Mexican President Calderon arrives in Washington on a state visit this week. We expect he will raise an old and a very costly issue – the refusal of the United States to adhere to its obligations under the North American Free Trade Agreement and permit cross-border trucking. American manufacturers and farmers are facing retaliatory duties on $2.4 billion worth of products as a result of the termination of a pilot program that allowed Mexican trucks access to the United States, as we agreed to do in 1993 when NAFTA was signed.
The tariffs have been in place for 13 months. The Administration has been promising a fix for almost as long. American manufacturers continue to lose market share, pay higher duties and take a hit on their bottom line. Tens of thousands of jobs are at risk if policy is not changed and thousands have already been lost.
Recent press accounts have been filled with a sense of hope that the Obama Administration is “close” to announcing a proposal to resolve the issue – that we will “soon” see a plan. But we’ve heard this before.
The current hope for a resolution springs from comments at a May 6 Senate Transportation, Housing and Urban Development Appropriations Subcommittee hearing. Sen. Patty Murray (D-WA) urged Transportation Secretary Ray LaHood to resolve the trucking dispute with Mexico during the state visit of President Calderon.
The Senator’s questions focused on the agricultural aspects of the trade dispute, and while we certainly sympathize with Washington state farmers, the Mexican tariffs are hurting manufacturers across the country, in all 50 states – about two-thirds of the $2.4 billion in exports subjected to tariff retaliation are manufactured goods.
Here’s the start of her question (from her web site, where you can listen to the Q&A as well):
Mr. Secretary, I want to ask one last question about an issue I brought up with you the last time you were before this subcommittee: cross-border trucking with Mexico and the devastating effect of Mexican tariffs on Washington state farmers.
Back in March, I urged you and the administration to move quickly to craft a plan to resume cross-border trucking with Mexico in a way that would address the safety concerns raised during the pilot and end the tariffs imposed by the Mexican government.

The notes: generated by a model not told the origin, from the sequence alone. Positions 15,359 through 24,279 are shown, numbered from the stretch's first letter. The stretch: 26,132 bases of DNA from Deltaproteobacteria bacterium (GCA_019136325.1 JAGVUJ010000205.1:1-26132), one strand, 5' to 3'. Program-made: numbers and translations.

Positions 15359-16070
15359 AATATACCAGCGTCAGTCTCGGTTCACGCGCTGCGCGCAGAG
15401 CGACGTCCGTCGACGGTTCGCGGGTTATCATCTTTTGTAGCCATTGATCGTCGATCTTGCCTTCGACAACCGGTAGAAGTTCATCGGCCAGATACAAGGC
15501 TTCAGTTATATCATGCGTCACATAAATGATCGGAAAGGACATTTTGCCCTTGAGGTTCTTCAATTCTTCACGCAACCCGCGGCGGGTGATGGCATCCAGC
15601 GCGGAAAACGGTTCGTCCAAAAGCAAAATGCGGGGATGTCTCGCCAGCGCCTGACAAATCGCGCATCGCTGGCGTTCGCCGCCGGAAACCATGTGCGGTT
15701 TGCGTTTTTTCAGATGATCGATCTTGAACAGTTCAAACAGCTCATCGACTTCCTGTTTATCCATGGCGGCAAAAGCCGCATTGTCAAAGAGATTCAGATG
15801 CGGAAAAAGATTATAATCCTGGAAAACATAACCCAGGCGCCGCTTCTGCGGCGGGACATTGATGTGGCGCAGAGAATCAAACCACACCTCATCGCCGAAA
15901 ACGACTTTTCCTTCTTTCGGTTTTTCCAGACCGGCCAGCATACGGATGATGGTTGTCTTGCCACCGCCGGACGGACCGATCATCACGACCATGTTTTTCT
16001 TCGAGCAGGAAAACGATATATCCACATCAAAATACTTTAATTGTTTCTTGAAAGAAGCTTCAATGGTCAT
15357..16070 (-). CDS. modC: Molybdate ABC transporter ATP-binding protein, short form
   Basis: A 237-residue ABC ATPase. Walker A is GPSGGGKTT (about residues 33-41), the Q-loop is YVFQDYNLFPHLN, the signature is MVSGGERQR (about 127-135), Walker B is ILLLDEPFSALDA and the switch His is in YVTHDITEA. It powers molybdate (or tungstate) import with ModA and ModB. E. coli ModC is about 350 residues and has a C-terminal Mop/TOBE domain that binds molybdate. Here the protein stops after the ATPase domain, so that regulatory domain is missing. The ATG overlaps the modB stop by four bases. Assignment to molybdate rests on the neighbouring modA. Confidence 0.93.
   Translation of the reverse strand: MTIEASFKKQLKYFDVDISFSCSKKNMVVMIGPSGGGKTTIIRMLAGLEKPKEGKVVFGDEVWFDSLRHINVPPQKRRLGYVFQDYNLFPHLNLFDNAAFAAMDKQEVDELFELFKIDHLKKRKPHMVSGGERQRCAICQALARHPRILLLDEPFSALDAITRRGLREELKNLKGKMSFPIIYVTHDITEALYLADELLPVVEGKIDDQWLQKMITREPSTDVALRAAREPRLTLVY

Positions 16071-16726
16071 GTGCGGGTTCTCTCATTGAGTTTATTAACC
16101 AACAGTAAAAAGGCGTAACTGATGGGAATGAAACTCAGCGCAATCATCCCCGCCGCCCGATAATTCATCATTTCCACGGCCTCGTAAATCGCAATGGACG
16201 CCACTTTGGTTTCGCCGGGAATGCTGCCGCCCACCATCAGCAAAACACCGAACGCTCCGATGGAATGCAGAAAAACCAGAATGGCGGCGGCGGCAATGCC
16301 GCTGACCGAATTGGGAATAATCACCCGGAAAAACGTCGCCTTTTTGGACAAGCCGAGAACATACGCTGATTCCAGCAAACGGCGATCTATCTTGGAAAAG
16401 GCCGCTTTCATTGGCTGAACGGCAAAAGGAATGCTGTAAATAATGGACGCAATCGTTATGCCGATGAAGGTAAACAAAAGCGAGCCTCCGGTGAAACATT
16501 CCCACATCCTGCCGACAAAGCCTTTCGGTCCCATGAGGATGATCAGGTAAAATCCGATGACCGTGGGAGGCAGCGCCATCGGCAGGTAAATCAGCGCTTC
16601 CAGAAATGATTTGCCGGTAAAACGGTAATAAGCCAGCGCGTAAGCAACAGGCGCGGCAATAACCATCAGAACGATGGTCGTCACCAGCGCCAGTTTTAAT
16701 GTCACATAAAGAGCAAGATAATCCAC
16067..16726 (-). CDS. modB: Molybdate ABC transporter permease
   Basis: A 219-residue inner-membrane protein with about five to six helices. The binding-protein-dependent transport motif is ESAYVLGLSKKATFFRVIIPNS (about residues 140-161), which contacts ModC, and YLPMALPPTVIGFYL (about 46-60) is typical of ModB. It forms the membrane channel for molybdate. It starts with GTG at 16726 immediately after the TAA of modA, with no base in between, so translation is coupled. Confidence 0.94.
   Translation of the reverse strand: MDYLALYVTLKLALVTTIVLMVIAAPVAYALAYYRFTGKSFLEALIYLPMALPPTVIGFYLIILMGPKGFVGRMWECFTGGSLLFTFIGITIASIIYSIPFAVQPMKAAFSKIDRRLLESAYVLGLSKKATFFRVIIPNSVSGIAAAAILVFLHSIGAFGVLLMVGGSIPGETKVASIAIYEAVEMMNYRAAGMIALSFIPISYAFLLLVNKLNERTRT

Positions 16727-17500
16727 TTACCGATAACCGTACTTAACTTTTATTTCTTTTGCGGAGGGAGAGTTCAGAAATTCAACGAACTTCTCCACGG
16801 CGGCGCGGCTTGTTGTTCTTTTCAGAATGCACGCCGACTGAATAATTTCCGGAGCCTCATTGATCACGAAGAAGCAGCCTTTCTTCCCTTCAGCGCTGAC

You told this subcommittee that a resolution would be forthcoming “soon.”
According to press accounts, LaHood said the DOT, cabinet members and Obama’s administration had “worked very hard to put a proposal together we will be announcing it very soon.”
He said, in response to the Senator: “We will come to Capitol Hill and brief every senator that has an interest in what it says; get feedback. Our intention is, President Obama’s administration’s intent is to restart this program. It’s part of NAFTA. It needs to be restarted. We believe if it is restarted these tariffs will be lifted.”
The secretary said they are “very close to briefing you and other senators” when Murray interrupted him.
“Very close,” she asked. “Sooner than soon?”
“It is closer than soon,” LaHood responded.
Let’s look back to March 2010 and another exchange between Sen. Murray and Sec. LaHood. Similar set-up by the Senator (question is edited for space):
Last year, you discussed the work you were doing with the various Departments to craft a plan to resume cross- border trucking with Mexico in a way that would address the safety concerns raised during the pilot and end the tariffs imposed by the Mexican government.
Can you please update us the discussions within the Administration and with Mexico and give us a sense of when we might see a plan?
The Secretary’s response:
We are finalizing a plan, the reason it’s taken so long is because there’s a lot of different moving parts, including about five different cabinet officials and every time we make a tweak or a change everybody has to sign-off on it, but we’re very near a proposal that we think will meet all of the safety concerns that I heard when I talked to 25 members of Congress. We’re close to talking to all of you about what we think our way of addressing the safety concerns that congress brought to us.”
So. Finalizing a plan. We’re very close. It’s going to happen soon.
It’s too bad that after 14 months of retaliatory tariffs on American manufactured exports to Mexico, we’re not any closer to resolving the issue.
American manufacturers could use a resolution to this problem as “soon” as possible to aide in economic recovery and prevent the further loss of jobs.